You wake at six (a bad start to anyone’s day). You are in the car by seven because you face an hour’s commute. The weather forecaster is predicting an egg frying forty degrees. You try to decide whether this means people will be too hot to come to the library or whether they will make use of the air conditioned facilities. You wonder if this would make a good Facebook status. You can’t decide and it doesn’t matter anyway, you’ve arrived. It’s time to start work.
As you walk in the door you hear the phone ringing. It is a colleague from another branch. IT has rolled out new PCs they day before and this morning they aren’t getting along with the library software. You can’t help your colleague but in the course of the conversation you learn that the PC new roll out for your branch is this morning. You look around the library. It is so calm and peaceful. It’s hard to imagine it will be the scene of an invasion. But they’re coming the voice on the other end of the line tells you and for heaven’s sake don’t let them leave on until they’ve got everything working.
You check the reference desk diary. You read that a plumber will be in during the morning to unblock the men’s toilet. That’s the second time this week. You wonder what it is about public library toilets. You count the cash and help with the van run and then, half an hour before opening time, it happens. Boxes and monitors and keyboards start arriving. Like a swarm of bull-ants ants IT dismantle multiple circulation PCs. You think hang on a sec. The computers won’t be ready for opening time. You try to tell IT. But it seems they have communication problems.
You open the library with no returns PC and no issues PC. You start manhandling books from the temporary returns bin (yes, new sorter also not working). You try to work through the allocated items list but the slip printer at the one remaining terminal isn’t printing in the right format. You pile the books up on the desk so you can re-do them later. Meanwhile the plumber arrives to fix the blocked toilet. A little girl and her mum bring in a Christmas present for the staff. Sweet, but ill timed. You are trying to issue books and help people with their information enquiries. IT finish the installation and announce their intention to start dismantling the one remaining front desk PC. You remember your colleague’s warning. Don’t let them leave until everything is working.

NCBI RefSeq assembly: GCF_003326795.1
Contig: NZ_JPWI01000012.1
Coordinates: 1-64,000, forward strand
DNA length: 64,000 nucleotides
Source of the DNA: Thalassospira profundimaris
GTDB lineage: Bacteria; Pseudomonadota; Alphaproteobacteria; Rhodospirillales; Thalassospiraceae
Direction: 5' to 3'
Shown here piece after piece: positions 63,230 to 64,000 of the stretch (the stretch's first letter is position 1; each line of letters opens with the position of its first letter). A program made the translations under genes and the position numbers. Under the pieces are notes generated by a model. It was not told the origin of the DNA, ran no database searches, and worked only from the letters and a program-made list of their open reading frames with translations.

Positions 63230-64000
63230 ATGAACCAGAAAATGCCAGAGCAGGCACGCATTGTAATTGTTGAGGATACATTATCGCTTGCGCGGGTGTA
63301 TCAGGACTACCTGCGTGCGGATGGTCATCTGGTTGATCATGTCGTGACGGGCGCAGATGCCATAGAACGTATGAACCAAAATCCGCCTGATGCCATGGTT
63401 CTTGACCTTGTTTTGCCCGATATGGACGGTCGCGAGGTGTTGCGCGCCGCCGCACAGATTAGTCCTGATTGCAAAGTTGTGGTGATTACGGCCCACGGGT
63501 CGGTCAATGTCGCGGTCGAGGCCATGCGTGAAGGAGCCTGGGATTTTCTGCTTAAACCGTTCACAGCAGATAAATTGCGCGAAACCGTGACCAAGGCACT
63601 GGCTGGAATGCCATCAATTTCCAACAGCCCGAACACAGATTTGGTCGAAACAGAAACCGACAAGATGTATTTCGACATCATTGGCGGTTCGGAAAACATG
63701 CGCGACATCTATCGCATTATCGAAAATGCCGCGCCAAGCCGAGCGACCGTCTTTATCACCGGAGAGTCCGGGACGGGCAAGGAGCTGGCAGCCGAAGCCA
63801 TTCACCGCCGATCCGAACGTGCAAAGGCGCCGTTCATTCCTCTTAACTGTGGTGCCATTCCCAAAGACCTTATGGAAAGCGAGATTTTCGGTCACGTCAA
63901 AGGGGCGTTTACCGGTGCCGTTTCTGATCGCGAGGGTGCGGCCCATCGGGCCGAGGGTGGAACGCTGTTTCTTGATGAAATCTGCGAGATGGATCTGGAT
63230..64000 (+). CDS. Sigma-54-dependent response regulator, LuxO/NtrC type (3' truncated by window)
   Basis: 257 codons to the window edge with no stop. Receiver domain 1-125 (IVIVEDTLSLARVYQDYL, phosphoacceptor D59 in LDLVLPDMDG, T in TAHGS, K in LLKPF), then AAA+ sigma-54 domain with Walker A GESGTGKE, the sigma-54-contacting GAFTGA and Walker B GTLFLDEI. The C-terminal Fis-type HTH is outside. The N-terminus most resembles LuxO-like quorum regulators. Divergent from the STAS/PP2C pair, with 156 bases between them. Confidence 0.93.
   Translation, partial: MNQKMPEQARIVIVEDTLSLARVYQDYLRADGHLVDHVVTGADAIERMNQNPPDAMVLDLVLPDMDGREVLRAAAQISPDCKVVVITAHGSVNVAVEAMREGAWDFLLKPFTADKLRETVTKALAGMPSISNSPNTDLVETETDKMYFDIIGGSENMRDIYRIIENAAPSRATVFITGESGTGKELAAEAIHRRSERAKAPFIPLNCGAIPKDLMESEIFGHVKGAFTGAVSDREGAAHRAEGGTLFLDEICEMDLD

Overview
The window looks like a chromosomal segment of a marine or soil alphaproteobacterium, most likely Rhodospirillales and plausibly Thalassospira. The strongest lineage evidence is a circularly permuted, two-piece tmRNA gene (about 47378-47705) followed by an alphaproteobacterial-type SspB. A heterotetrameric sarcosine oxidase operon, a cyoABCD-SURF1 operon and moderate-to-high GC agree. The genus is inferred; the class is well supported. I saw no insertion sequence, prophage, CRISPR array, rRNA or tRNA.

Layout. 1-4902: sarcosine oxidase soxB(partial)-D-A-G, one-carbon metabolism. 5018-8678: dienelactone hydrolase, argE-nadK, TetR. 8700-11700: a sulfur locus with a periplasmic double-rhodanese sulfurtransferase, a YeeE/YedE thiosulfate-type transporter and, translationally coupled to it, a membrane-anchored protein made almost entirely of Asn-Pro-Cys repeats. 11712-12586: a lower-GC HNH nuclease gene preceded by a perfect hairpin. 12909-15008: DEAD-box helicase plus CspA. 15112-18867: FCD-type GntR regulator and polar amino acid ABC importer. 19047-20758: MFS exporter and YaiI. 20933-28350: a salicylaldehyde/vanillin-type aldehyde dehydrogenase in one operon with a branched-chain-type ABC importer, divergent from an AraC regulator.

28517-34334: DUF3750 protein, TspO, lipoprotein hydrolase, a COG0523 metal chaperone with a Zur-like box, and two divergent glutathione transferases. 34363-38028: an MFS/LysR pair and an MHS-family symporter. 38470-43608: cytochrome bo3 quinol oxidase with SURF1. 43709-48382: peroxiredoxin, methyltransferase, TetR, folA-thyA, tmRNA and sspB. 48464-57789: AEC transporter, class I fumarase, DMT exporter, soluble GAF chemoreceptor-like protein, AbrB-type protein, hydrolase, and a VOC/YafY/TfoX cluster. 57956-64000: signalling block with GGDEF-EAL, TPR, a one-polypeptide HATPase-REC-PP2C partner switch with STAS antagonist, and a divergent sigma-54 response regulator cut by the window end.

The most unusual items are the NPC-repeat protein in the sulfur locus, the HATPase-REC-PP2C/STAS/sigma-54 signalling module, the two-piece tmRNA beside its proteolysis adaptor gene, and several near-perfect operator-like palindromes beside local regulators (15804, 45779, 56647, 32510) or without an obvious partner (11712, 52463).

Hang on a sec you say to IT let’s test the new PCs with the library software. You pull out the set of instructions that have been provided for this moment. The PCs don’t work. No matter how many ways you test them. They refuse to talk to the library software. IT shake their heads. They say we can’t do anything about this it’s a software issue. You ring the library systems support people. They say no way. Tell IT that this is their problem. They’re not to leave the building until they get the situation sorted. You walk out to the workroom. You don’t mince words. You tell IT exactly what systems support said (this is your favourite part of the morning). IT panic. You see them on their mobile phones gesticulating. It seems they would eventually like to go home to their families. They decide to uninstall the new PCs and roll back to the old hardware.
Meanwhile, the plumber stops by to tell you that the toilet blockage was deliberate. Someone has been stuffing it full of paper. You narrow your eyes and survey the likely list of regulars. You wonder whether you could start handing out toilet paper on a per needs basis. You can’t. You know you can’t. But you smile at the thought. And, just when you thought the morning could bring no more surprises, someone comes racing out of the workroom to say the air conditioner has sprung a leak and there is water pouring down from the ceiling.
At lunch time you feel you have earned a coffee. Despite the heat, you head to a nearby cafe. You pull out your iPad. Log into Facebook. It’s time for a status update. But how to describe the morning? Busy? Disrupted? Unusually chaotic? Nah, that would be exaggerating. In the end you settle for just an ordinary day in the library service.